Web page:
And the city and county’s cooling center policies weren’t made in a vacuum. A city blog post said the plan was formulated with other cities, the county, National Weather Service and homeless advocates. “It’s important for folks to realize that these were not just numbers that were randomly chosen,” Daniel Bowers, emergency management director for the city, said in the post. “There was a method that we followed for establishing them.” Swanson said it costs about $1,300 a night in staffing and supplies to open a cooling center inside of a community space for a night. Steve Cantelme, chief of the Sacramento County Office of Emergency Services, said there’s nothing stopping cities from opening cooling centers without meeting the temperature thresholds, but it doesn’t happen often. A blanket of smoke and one of the PHOTO BY DYLAN SVOBODA worst air quality readings in the world wasn’t enough for the city to open a “clean air space” during the Camp Fire last fall. Erlenbusch called on the city and county to consider poor air quality in their cooling center policy. Cantelme noted that while some folks they won’t open? believe the temperature thresholds are too high, the county likes to maintain consistency in its cooling center policies. Several surrounding cities, however, BY DYLAN SVOBODA took their efforts a step further than Sacramento by opening cooling centers when they weren’t required to do so, The city of Sacramento directed those though none operated for 24 hours. looking to escape the heat to head to In Rancho Cordova, City Hall was their nearest “cool-air” space—a library, used as a cooling center Aug. 14-16 from community center or public pool. Rivkah noon to 6 p.m. On the same days, Elk Sass, director of the Sacramento Public Grove opened an additional day-time coolLibrary, encouraged anyone looking to ing center, according to Cosumnes Fire beat the heat to come to the library, but Department Battalion Chief Dan Quiggle. acknowledged that can be a big challenge Local residents should expect more for those who need the spaces the most. extended heat waves due to climate “We’re a seven-day-a-week change. operation, but not all of our According to a recent study locations are open seven from the Union of Concerned days a week,” Sass said. Scientists, Sacramento “It might require a car “It’s hot as hell County will experience to get to the nearest an average of 31 days per out there.” location, in some year with a heat index cases.” Benny Thomas above 100 degrees and 12 Sacramento County homeless resident of days per year above 105 hasn’t experienced Sacramento degrees without further any heat-related deaths action on climate change. since the summer of From 1971 to 2000, 2017, when six people died Sacramento County experienced of heatstroke from June 16 to an average of five days per year with a July 2 when the average high was heat index above 100 degrees and one 96 degrees, according to the county day per year above 105 degrees, the coroner’s office. study said. Ω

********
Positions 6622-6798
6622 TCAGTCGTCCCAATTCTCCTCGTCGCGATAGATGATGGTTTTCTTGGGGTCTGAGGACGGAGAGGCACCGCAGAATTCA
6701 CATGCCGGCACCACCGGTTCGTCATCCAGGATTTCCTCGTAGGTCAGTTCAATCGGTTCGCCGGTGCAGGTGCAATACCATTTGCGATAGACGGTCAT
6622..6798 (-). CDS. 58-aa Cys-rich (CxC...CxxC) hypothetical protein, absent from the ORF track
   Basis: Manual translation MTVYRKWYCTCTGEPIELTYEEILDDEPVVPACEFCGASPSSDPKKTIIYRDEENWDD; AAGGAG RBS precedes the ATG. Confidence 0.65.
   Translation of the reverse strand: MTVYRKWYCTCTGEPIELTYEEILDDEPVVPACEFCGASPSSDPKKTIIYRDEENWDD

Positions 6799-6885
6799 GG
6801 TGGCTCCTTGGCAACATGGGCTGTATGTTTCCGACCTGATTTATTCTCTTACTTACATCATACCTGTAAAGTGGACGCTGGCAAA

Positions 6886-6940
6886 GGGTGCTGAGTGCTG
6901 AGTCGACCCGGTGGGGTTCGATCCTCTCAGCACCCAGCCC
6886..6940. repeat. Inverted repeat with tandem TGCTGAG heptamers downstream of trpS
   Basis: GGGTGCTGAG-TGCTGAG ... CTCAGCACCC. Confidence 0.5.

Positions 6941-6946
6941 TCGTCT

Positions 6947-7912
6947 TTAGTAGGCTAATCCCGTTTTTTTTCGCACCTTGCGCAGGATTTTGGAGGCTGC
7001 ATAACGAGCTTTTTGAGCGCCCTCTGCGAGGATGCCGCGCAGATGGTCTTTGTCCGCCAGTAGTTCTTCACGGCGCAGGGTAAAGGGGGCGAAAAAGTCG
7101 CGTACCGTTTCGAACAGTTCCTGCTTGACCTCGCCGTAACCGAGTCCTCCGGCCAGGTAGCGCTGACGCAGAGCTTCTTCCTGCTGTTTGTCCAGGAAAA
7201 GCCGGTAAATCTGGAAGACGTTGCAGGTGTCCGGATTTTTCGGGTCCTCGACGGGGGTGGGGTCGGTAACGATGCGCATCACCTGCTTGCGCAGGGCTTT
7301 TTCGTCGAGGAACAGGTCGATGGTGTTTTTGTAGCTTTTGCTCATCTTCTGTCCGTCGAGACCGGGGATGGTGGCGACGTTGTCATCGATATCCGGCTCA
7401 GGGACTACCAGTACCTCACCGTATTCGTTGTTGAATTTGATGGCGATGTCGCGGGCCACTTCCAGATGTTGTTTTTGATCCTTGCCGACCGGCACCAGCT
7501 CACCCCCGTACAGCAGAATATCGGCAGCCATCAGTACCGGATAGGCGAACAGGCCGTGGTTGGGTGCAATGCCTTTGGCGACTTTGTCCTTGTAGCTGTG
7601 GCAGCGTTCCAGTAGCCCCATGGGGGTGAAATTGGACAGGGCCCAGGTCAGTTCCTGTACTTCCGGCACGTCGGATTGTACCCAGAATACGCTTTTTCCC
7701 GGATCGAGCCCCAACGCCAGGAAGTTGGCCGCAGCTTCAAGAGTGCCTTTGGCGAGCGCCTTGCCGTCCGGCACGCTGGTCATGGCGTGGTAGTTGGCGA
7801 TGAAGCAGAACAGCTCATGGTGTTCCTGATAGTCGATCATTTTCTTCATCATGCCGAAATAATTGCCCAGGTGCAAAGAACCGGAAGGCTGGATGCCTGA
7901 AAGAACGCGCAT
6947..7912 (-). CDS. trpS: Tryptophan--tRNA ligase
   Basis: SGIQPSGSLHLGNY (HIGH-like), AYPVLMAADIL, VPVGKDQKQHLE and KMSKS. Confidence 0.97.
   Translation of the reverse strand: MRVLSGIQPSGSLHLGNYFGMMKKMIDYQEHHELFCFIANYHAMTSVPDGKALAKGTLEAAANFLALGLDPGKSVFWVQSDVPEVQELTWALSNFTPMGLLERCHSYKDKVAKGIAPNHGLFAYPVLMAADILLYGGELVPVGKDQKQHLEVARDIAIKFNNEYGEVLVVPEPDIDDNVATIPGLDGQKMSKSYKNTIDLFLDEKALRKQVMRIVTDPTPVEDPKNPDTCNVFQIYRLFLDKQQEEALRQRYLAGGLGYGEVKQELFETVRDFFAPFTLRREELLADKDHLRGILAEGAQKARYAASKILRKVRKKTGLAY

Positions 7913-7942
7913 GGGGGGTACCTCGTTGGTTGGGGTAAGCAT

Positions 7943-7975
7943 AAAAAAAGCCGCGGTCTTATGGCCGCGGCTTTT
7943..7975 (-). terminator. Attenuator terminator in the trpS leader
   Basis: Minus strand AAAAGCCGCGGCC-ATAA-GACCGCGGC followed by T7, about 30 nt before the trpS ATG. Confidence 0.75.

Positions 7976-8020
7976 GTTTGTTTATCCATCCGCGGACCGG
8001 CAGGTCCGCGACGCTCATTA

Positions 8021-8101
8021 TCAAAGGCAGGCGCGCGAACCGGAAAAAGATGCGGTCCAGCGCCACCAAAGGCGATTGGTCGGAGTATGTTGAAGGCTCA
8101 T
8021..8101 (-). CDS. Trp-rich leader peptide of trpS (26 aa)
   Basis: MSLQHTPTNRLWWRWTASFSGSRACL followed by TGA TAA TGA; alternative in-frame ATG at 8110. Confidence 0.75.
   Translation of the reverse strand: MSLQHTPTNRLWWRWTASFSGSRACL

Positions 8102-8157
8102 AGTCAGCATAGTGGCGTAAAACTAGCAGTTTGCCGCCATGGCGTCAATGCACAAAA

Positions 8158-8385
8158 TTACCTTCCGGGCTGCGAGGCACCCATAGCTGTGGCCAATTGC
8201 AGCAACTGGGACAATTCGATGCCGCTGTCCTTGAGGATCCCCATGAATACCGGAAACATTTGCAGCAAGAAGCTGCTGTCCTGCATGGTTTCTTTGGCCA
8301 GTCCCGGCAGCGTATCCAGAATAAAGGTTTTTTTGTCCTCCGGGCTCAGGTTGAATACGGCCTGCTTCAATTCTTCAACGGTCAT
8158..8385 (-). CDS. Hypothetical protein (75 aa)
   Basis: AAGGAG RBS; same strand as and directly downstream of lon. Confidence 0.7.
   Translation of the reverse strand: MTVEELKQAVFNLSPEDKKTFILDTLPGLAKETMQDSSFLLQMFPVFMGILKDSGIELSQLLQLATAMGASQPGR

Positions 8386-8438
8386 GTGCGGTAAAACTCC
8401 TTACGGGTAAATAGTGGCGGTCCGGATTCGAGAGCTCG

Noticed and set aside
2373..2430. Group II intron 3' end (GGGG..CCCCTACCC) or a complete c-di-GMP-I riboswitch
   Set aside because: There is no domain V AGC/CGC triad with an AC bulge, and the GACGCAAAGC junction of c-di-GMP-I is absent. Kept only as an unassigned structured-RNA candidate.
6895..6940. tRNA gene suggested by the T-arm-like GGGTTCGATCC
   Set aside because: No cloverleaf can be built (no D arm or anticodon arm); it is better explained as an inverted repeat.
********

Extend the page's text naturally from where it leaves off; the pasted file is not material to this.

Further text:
New student IDs must include lifeline number BY MARK KREIDLER